In light of the current climate, MindGym offers four evidence-based cornerstone behaviors of inclusion and belonging, which have been proven to unite very different groups of people around a common goal. These cornerstones serve to transform and “future-proof” workplace culture in that everyone feels valued, enjoys a sense of belonging and experiences psychological safety. This cultivates creativity, collaboration, innovation, upskilling and cross-cultural communication. 

These four cornerstone behaviors are:

  1. Value Variety: Difference is infinite, but not all differences are equal.
  2. Judge Wisely: Spot the tricks our minds play and outwit them.
  3. Forbid and Forgive: Appreciate the difference between unacceptable misbehavior and a forgivable misstep.
  4. Step Up: There are no angels and villains. We’re all responsible for building, belonging and weaving inclusion into the everyday flow of work.

Opportunity lies within the challenges
As the article beautifully asserts: “The current landscape demonstrates the need for change, so we advise leaders to use this inflection point as a turning point for positive transformation.” The existing approach is being challenged, yes, but we can – we must – find the opportunity in the challenge. This entails shifting to an integrated, customer-centric and less polarizing approach. By doing so, organizations not only address immediate challenges but also lay the foundation for building a culture of belonging, where diversity and inclusion exist as integral components of the workplace environment. Fostering a sense of belonging becomes a shared responsibility, contributing to the creation of a workplace where every individual feels valued, included and an essential part of the organizational fabric.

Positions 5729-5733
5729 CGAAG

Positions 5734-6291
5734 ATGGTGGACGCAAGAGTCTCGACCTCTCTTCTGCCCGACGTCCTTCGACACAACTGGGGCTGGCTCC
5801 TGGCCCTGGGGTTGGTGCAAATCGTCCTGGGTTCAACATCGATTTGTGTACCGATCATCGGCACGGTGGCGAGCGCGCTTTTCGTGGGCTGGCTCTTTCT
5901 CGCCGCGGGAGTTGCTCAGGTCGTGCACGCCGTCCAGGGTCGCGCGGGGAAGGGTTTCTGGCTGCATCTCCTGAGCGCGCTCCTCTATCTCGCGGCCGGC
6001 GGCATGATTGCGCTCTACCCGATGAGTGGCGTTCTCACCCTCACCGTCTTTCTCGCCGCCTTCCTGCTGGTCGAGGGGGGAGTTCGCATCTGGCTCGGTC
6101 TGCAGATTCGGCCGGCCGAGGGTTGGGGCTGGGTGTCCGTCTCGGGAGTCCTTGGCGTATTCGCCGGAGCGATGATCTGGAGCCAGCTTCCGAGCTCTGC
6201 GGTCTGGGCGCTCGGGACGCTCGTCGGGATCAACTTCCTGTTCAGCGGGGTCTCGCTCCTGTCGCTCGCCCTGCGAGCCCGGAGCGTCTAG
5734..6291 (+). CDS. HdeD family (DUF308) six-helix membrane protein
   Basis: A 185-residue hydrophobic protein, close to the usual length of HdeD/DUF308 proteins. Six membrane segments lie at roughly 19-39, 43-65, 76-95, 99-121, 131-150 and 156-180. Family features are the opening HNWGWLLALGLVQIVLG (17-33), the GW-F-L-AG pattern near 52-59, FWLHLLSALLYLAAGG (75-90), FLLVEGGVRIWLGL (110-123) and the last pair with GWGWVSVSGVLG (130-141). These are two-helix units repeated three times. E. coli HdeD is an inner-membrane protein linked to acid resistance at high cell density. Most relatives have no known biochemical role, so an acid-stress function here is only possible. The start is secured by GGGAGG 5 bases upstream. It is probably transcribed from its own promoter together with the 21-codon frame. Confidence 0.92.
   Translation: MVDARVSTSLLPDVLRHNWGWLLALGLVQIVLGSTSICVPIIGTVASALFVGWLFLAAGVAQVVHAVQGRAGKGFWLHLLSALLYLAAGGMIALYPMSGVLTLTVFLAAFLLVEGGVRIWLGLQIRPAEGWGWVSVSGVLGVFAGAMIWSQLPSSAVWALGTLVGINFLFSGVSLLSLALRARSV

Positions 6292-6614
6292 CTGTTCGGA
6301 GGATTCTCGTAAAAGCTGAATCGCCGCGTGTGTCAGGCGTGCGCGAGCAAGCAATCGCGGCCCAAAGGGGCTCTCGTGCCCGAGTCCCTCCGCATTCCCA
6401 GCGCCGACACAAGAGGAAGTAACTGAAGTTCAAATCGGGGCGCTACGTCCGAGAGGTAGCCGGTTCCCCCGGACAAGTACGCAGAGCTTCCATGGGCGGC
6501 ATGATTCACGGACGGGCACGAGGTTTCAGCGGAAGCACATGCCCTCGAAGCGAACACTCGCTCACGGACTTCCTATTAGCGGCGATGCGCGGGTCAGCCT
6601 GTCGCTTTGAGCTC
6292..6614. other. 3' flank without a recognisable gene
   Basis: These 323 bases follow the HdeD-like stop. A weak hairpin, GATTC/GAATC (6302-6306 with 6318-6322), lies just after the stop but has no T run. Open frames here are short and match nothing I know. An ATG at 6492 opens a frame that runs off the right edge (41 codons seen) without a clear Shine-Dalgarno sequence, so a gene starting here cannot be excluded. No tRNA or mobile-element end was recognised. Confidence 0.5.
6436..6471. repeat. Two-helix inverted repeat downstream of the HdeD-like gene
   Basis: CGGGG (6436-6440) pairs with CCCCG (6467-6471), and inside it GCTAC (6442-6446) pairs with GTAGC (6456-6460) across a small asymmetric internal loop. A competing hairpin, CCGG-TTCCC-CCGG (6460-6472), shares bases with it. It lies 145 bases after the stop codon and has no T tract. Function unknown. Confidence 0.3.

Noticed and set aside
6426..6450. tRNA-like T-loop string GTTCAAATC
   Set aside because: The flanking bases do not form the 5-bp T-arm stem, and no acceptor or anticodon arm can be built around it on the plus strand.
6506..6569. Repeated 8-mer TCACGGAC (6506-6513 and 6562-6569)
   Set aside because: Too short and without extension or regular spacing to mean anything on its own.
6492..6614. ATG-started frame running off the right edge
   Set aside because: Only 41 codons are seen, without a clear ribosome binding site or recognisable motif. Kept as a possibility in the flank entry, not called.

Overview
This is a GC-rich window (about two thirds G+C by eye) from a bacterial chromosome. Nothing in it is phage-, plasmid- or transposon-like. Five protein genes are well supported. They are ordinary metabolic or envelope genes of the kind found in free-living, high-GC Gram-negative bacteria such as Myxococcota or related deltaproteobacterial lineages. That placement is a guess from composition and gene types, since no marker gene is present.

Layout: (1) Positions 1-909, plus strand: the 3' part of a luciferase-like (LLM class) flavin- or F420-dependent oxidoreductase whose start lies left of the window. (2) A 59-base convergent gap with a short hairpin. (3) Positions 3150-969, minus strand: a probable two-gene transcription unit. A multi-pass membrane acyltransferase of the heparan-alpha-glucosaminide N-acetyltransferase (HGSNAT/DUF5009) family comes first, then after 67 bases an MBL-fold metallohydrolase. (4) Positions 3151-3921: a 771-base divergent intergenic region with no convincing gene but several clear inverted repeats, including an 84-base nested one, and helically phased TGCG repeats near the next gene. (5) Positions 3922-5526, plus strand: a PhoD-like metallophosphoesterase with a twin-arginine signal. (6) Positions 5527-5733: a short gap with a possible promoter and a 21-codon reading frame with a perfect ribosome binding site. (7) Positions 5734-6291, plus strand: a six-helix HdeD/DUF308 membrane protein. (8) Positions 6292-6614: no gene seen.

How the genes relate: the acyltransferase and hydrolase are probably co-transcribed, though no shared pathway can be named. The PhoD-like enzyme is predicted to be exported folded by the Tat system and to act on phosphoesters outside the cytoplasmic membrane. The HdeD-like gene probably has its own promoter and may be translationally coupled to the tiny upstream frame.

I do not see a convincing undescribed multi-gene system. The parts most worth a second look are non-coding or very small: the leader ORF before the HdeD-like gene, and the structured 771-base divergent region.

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At SunShower Learning, our unwavering commitment has been to assist organizations in educating their employees and equipping them with practical skills. For nearly two decades, our training programs have emphasized the power of confidently addressing stereotypes or countering microaggressions without resorting to blame or shame. The proven effectiveness of our Ouch! techniques is reflected in their enduring impact, as individuals consistently apply these skills long after completing the eLearning course. By incorporating these skills in all aspects of the workplace, including talent attraction, recruitment and performance management, organizations can operationalize the work of creating a more inclusive workplace where people experience a genuine sense of belonging and equity.